If prices in housing increase in Arlington it is more likely they would increase say 10% in the first year and then an extra 3% (above what the increase would have been without Amazon’s move) each of the next 10 years. From a long term investors perspective this provides a great possibility for buying now (even after the news) and not having to pay a huge premium.
Rental housing prices are not likely to go up much immediately. And they will take longer to show up in the market, they will be much more closely tied to new job additions (from Amazon and others). So investors have to pay a higher price today (say 5-10% higher) and in the first 1 or 2 years probably see no higher rents than they would have otherwise. And even after 2021 those rents are likely to go up more slowly than prices of real estate.
The rental rate increase will be tied to the demand in the market immediately. While prices will reflect those immediate rental rates and also the prospect for future rent increases that the owner could expect.
Houses most in demand by those highly paid Amazon staff (and others) will see the largest increases. My guess is this will mean the greatest increases for the most in demand for rich with a emphasis on areas that attract younger people. My guess is Arlington, Alexandria, parts of Washington DC, even Bethesda will see the largest increases over the next 10 years. I expect McLean and parts of Fairfax county will also do well (especially since one of the areas likely to benefit from internet technology expansion in the area will be Tyson’s Corner and the Dulles corridor and even further out).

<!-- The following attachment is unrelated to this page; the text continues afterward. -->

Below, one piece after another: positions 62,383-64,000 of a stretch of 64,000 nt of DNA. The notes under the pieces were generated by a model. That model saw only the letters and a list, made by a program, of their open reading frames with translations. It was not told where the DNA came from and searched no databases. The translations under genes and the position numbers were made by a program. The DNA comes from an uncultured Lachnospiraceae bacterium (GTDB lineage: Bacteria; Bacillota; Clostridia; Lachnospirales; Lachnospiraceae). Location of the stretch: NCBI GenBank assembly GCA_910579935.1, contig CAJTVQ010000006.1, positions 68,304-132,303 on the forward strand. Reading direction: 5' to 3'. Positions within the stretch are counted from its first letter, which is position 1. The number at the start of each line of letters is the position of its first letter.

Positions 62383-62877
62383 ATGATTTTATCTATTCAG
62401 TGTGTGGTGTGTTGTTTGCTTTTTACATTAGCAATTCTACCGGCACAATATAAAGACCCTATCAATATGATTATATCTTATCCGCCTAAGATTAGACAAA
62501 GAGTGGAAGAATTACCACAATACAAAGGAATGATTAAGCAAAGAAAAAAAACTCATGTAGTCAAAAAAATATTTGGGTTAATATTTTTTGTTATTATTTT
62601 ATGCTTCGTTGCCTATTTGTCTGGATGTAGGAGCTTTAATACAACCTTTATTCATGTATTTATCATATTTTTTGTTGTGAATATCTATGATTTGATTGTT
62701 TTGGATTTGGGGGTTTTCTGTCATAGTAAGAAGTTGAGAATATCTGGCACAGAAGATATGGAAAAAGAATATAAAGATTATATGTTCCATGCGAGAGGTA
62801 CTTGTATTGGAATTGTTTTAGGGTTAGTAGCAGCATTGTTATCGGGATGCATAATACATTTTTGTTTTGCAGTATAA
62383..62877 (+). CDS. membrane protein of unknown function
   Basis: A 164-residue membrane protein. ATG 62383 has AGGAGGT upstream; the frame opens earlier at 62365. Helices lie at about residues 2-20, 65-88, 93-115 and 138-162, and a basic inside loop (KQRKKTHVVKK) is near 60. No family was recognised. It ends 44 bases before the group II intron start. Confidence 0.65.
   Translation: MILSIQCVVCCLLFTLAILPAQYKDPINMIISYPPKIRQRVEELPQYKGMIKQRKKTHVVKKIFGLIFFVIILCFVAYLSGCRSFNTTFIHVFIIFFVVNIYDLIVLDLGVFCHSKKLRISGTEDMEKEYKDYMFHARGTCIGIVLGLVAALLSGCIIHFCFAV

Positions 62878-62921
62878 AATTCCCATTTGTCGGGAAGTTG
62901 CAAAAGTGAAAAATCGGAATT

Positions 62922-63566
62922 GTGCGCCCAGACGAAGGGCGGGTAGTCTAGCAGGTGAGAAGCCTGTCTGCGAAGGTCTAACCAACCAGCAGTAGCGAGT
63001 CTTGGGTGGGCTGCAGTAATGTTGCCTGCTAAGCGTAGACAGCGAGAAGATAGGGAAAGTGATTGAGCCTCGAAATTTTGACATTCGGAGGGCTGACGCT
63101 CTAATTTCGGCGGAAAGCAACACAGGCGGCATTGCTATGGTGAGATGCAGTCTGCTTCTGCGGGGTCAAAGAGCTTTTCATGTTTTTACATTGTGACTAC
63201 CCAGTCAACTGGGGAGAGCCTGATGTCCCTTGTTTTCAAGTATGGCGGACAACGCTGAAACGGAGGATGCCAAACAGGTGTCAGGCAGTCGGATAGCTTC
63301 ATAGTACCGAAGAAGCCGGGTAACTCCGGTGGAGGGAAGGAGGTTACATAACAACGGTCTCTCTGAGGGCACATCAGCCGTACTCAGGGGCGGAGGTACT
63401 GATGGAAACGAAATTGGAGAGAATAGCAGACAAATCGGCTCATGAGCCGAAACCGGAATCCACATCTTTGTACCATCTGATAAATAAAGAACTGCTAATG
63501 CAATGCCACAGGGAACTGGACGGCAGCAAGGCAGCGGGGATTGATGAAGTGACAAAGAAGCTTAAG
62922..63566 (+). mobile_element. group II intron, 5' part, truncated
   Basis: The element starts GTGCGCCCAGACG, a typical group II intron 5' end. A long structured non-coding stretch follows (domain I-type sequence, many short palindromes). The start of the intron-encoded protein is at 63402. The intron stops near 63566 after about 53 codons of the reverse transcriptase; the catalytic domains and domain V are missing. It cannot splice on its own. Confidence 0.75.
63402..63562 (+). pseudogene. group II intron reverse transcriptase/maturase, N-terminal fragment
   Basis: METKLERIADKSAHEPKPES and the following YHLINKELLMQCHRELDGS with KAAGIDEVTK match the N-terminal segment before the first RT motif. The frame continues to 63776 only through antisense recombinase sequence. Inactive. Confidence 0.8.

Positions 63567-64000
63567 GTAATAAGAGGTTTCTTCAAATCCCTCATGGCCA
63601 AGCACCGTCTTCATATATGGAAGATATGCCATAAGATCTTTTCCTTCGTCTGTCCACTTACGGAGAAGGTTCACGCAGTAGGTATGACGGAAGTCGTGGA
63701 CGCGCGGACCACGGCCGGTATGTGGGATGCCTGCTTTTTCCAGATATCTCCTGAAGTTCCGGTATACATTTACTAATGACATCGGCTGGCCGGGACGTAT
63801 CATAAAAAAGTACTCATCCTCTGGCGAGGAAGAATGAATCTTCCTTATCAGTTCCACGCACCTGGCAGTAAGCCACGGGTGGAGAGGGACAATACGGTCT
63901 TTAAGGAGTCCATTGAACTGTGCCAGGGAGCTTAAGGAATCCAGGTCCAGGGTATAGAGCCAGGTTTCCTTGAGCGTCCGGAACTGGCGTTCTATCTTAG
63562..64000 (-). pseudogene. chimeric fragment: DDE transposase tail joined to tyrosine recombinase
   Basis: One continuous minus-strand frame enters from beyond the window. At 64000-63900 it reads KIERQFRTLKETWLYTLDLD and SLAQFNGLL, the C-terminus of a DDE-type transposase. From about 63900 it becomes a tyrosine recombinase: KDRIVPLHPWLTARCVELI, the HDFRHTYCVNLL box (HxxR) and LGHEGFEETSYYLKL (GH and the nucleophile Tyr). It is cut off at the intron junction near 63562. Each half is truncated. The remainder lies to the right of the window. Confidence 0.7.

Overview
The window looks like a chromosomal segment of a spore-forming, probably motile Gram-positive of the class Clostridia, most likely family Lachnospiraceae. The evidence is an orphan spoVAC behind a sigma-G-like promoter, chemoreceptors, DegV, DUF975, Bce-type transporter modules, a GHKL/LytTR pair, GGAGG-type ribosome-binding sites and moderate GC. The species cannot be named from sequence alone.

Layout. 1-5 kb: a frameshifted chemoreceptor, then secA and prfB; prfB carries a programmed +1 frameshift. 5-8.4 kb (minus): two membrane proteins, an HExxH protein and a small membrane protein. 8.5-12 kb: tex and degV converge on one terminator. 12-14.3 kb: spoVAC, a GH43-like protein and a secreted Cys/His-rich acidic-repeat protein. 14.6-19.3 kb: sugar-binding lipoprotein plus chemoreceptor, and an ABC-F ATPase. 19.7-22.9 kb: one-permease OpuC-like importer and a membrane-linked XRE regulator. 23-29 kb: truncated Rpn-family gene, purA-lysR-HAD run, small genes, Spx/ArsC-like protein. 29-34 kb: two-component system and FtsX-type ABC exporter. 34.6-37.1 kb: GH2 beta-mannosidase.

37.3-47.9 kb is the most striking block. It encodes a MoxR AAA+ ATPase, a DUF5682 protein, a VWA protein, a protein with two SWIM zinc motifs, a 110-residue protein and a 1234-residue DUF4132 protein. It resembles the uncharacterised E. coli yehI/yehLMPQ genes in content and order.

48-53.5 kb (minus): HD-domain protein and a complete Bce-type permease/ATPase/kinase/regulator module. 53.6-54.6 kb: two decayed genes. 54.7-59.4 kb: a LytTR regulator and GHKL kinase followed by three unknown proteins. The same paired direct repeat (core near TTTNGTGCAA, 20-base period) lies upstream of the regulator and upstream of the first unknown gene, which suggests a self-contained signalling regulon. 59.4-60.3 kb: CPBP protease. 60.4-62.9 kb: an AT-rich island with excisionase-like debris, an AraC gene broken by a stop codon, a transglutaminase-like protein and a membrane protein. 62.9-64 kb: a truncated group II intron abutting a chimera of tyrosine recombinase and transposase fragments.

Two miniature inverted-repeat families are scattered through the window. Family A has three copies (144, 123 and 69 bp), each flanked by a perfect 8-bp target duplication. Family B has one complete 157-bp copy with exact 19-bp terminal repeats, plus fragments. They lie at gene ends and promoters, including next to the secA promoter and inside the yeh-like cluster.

The most in demand areas for young and rich people with reasonable commutes to Crystal City will likely increase the most in the first 5-10 years. Alternatives to those areas will increase more slowly at first and later probably have faster increases as even the rich salaries from Amazon get priced out of the most ideal areas.
Why am I selling my house given my belief that the long term investment return on holding it would be very good? Not for investment reasons but for personal finance reasons. I own a second rental property in Arlington that I will be keeping. I have too much of my financial net worth tied up in houses in Arlington. Also while I have a positive cash flow on the rental it is fairly small given how much net wealth it represents. If the price I can receive not doesn’t meet my target I will just rent it out again (and probably take out a line of credit in order to aid my overall cash flow position). But I will continue to try and sell it even though I think it will reduce my long term investment gains.
Given my personal financial position keeping it just puts too much of the portfolio in real estate in Arlington. I might retain that position for a year or couple years, but I am willing to get out of it and provide the purchaser what I think will be a very good long term investment in order to rebalance my portfolio (and move into a much more passive investment that doesn’t have the annoyance of a rental property).